By: Dev Menon
– from AFP – via ChannelNewsAsia
WASHINGTON: The prophecy of the end of the world ended with a whimper, not a bang, Saturday as life went on as usual despite warnings of Judgment Day by a US preacher which provoked panic in some quarters and parties in others.
Televangelist Harold Camping had insisted the so-called “Rapture” would begin with powerful earthquakes at 6:00 pm local time in each of the world’s regions, with worthy souls transported to heaven.
According to the 89-year-old and his religious broadcasting network Family Radio, the not-so-good were to suffer hell on earth until October 21, when God pulls the plug on the planet once and for all.
One of the first places to be hit, according to Camping, who first wrongly predicted the end of the world in 1994, would be New Zealand — but 6:00 pm came and went with no earthquakes and little local media attention.
Similarly in Europe and the United States, the deadline arrived with little fanfare.
Internet users, meanwhile, joked about creating a fake Rapture if Camping’s prediction did not pan out.
On Twitter, non-believers suggested laying out old clothing and shoes on pavements and lawns to give the impression that someone had indeed been beamed up, or releasing inflatable dolls into the sky.
In the US capital, at least 400 people were expected to the celebrate the rapture not occurring, at an “End of the World Party.”
Suicide prevention hotlines meanwhile had been set up, according to the Washington Post, amid fears despondent Family Radio followers would be depressed if the apocalypse fails to materialize.
In the United States, where Camping’s evangelizing group is based, some people had quit their jobs and hit the road to urge others to repent before it was too late.
In Australia, another early target of Camping’s doomsday predictions, Christians greeted news of the end of the world with skepticism and humor before the fateful hour passed without incident.
“It’s not being taken seriously at all,” theologian Ian Packer from the Australian Evangelical Alliance told AFP, saying the May 21 deadline was being greeted with “openly humorous talk.”
“Aside from hearing about Harold Camping in the media, we would not have known about his existence,” he added.
In Vietnam, thousands of ethnic Hmong converged on northwestern Dien Bien province a few weeks ago after hearing broadcasts on Camping’s global religious broadcasting network that Jesus was coming on May 21.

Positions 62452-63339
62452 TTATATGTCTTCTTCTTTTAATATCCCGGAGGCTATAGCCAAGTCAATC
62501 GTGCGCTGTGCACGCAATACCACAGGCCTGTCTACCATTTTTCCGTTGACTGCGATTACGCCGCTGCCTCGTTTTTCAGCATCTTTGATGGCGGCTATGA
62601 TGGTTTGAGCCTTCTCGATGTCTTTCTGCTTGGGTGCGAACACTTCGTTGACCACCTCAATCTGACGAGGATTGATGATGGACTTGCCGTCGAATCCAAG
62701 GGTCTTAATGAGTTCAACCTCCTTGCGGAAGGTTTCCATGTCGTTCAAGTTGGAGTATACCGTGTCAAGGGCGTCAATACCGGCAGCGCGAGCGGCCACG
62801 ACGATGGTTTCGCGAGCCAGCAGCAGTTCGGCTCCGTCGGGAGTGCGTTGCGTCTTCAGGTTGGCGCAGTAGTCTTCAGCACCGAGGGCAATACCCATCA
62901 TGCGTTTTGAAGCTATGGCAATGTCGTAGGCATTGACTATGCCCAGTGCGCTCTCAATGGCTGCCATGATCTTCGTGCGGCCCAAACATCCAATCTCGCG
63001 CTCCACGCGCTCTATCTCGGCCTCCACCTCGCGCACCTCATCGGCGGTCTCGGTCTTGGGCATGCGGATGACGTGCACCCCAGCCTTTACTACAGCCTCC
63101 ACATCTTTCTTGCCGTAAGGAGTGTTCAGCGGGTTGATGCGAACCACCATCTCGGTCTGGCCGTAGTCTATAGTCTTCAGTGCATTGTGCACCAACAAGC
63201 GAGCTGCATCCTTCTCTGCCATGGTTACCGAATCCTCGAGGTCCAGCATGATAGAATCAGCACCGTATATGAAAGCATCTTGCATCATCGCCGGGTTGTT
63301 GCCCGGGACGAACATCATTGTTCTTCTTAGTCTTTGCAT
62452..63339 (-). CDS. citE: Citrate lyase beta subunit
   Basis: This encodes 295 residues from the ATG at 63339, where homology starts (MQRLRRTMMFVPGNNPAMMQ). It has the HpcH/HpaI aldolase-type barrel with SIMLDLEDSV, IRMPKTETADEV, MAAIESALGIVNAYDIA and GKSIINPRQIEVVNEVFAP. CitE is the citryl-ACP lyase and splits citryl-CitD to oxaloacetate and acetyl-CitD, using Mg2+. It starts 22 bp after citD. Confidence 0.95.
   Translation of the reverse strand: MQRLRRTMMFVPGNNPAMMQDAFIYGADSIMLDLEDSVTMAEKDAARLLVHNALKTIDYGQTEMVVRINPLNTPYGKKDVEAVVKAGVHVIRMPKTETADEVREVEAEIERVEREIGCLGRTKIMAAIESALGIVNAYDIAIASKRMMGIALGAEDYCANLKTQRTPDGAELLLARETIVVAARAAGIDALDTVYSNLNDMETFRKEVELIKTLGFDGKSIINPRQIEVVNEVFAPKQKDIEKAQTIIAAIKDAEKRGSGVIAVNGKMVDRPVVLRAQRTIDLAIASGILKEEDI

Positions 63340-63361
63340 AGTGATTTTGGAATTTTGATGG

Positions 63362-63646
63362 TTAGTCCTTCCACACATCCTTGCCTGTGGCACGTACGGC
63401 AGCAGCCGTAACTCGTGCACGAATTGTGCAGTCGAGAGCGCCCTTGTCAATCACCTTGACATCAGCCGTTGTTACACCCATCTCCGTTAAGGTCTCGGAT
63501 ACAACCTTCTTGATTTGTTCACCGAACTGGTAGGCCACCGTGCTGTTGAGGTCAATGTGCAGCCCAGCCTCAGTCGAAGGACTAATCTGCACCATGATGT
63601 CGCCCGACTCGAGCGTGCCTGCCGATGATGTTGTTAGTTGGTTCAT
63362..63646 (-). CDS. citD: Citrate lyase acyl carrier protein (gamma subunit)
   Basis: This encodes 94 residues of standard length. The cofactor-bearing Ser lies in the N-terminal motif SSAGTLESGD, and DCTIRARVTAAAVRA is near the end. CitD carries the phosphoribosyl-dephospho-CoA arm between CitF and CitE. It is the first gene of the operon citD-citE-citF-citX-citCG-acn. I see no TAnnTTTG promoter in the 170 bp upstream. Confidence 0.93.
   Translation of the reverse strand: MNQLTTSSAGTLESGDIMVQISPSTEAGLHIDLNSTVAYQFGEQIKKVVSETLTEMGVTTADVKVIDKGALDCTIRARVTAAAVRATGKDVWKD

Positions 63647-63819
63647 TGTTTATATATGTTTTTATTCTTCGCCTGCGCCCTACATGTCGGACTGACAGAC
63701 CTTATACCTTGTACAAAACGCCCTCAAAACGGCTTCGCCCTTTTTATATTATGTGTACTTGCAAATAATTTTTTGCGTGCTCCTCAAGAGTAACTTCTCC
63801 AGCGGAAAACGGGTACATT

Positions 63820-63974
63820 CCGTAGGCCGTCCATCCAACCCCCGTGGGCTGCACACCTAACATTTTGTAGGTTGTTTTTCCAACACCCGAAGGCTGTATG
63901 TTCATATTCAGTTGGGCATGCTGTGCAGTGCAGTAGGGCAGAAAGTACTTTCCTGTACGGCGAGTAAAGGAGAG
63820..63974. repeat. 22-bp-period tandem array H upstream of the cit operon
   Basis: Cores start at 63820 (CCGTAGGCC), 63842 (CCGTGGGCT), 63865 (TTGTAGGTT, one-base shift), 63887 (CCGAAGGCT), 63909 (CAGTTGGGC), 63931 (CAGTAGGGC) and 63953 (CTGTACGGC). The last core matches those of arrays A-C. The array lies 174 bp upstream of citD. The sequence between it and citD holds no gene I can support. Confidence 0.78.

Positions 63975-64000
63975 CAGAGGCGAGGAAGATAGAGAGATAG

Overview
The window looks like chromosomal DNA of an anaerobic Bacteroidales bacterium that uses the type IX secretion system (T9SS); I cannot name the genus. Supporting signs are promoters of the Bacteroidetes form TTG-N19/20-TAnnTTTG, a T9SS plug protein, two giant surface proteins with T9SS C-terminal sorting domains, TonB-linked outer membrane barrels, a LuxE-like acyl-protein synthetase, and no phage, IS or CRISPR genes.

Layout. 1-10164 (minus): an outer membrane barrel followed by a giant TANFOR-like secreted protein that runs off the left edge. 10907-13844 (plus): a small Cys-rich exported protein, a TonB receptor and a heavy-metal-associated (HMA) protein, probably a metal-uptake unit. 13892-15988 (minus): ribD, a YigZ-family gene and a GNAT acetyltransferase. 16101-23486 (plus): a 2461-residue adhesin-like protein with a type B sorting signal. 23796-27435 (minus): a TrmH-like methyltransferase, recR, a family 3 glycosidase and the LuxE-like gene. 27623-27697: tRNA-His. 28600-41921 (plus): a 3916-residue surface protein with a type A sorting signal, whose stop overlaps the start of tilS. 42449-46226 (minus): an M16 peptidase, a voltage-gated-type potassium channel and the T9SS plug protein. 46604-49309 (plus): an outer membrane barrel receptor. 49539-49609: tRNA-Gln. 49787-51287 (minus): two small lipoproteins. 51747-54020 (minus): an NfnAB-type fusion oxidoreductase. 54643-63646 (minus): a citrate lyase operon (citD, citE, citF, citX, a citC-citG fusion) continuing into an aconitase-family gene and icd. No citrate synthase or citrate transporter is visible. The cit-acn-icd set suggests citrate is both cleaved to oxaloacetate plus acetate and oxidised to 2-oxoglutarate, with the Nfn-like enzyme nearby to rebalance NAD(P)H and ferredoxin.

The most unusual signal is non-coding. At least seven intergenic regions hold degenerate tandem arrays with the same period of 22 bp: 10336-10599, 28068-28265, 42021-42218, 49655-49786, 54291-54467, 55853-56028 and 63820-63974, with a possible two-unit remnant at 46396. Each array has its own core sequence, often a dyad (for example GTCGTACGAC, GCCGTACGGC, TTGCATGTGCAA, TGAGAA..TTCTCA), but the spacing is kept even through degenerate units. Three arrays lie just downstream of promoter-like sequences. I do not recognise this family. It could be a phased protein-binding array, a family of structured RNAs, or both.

Hundreds are believed to be hiding in forests after security forces dispersed those who were awaiting the supposed return of Jesus Christ, a resident said.
The fact that Camping’s predictions have been wrong before has left even high-profile people willing to make fun of him.
New York City Mayor Michael Bloomberg — who is Jewish — said on his weekly radio show that he would suspend alternate side street parking if the world ends on Saturday.
The much-reviled parking rule requires New Yorkers to move their cars from one side of the street to the other to allow street cleaning to take place.
And some were cashing in on money-making opportunities.
The Craigslist website ran tens of thousands of ads from non-believers offering to buy the worldly goods of those who think they’re going to heaven, while a group of US atheists has sold hundreds of contracts to rescue people’s pets.
Camping came up with his prediction using a calculation that started with the supposed the year of the Great Flood, 4990 BC, added 7,000 years because, in the Bible, God “reminds us that one day is as 1,000 years,” and then subtracted one because of a glitch when passing from the Old to the New Testament calendars.
The group American Atheists was hosting rapture parties around the country but also warned of the danger of following Camping’s predictions.
“We’re going to poke fun at these people, but in the end we need to keep in mind that there are people being hurt here,” said David Silverman, president of the US-based group.
“We’re hoping people look at this and learn to use their brains … so we don’t have an occurrence of this in 2012,” when some believe the Mayans predicted the Earth’s demise.